Leather care for collars, cuffs, floggers, and whips.
The smell is deeply earthy and slightly intoxicating. The feel is strong, sometimes buttery soft and sometimes stiffly unyielding. It can subdue, caress, sting, and massage. Leather is a full-bodied sensory experience.
Leather is also very durable, making it a sound investment. Life can be delightfully messy, though. How do we take care of our investment?
Taking care of leather
The recommendations below are what I have found useful. The methods for taking care of leather are as varied as the people who work with leather. Please use whatever method works for you. Also, leather care products are plentiful and many of them are very good; I am only mentioning those that I have worked with and that I like.
Proper storage is the first step in caring for leather goods. Storage containers should allow the leather to breathe; avoid air-tight containers for permanent storage (temporary short term storage in an air-tight container should be fine). Please keep in mind rodents (and dogs) are attracted to leather and keep them out of reach. Floggers and dragon-tails should hang by their handle so the falls hang straight. A second best is to lay them flat, again leaving the falls straight. Single-tails (traditional whips) are more forgiving (in terms of storage…) and should either hang straight or loosely coiled, or even lay flat loosely coiled. Finally, all storage locations should be dry and relatively cool.
Now that storage is sorted, the next concern is usually how pre-treat your leather. Generally speaking, leather does not need any pre-treatment. If you want to soften a flogger or dragons-tail or single-tail, beat it against a pillow (recommended for suede as the pillow will protect the suede texture), or a pole or something similar. Flogger handles can be treated as described below, but do not treat the falls of a flogger. A single-tail can be oiled using the products mentioned below.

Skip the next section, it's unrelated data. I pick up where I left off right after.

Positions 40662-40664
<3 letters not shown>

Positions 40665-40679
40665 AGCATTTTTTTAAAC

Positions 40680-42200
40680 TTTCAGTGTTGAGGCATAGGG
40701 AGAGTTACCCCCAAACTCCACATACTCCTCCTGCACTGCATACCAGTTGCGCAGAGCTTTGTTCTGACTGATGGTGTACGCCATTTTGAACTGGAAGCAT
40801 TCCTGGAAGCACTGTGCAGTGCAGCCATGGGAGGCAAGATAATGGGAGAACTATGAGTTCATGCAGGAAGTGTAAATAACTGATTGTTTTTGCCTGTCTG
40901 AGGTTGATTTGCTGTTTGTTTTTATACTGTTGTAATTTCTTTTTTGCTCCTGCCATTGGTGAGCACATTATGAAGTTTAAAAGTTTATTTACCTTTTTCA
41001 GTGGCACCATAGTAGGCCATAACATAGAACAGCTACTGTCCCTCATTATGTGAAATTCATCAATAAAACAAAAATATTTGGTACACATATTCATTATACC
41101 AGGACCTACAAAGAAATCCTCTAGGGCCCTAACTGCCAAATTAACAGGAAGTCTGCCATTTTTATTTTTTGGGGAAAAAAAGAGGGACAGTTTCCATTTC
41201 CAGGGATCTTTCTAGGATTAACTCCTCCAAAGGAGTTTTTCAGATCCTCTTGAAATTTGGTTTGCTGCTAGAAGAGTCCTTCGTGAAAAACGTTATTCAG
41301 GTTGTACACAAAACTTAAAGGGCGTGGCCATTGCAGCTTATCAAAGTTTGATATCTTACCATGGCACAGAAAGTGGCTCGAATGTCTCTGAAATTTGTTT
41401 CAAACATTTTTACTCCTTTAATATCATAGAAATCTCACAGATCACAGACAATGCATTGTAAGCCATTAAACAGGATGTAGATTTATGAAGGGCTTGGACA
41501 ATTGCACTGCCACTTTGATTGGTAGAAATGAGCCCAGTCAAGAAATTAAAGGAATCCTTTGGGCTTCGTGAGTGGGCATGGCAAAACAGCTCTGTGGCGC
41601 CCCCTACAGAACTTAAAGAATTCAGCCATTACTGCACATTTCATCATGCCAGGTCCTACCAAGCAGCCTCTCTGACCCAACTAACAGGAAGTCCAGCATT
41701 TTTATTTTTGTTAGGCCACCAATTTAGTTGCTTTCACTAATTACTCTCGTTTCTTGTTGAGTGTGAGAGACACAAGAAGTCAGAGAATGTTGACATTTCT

If you want to soften a collar or cuffs, apply a sparing amount of olive oil or a leather conditioner such as Bick 4 or Lexol. Neatsfoot oil will work, but it can be sticky. Any of the oils can darken the leather. Mink Oil will both soften and waterproof, but it will also darken the leather significantly (can give a nice, dark, rich color as well). If the collar/cuffs/leash (any heavy leather) are not lined, a touch of olive oil rubbed into the raw side will work nicely, then “work” the leather (gently roll in your hands, very lightly twist without pulling). Please note that any product used on leather has the potential to alter the leather, either by staining or by making it darker. Using a product sparingly tends to give the best results.
Sometimes the leather needs cleaning. Floggers need special treatment, especially if they are suede. A suede cleaner is not recommended: it compresses the nap on the suede. If the suede falls get body fluids on them, blot the wet areas and allow the falls to dry naturally. If further sanitation is needed, set the falls out in the sunlight (sunlight kills the bacteria). If the nap becomes compressed, rub falls on both sides with a stiff brush to restore the texture.
If cuffs/collars need cleaning, clean with mild soap and water using a damp cloth, wipe and let air dry. Be careful not to saturate the leather. While mild soap is fine, saddle soap is a good product to help protect the leather while cleaning it.
Damage control, we all need it at some point. What if the leather has developed stains? Use a pencil eraser on dry stains. White vinegar can be used as a last resort as the vinegar itself can stain leather.
Before you go ….
This is just a basic guide, and there are different thoughts on how to take care of leather. The methods outlined above are simply what I have found to work most reliably. Please let me know if you have any questions.
Below is a link to my leather shop on Etsy; I welcome custom orders.
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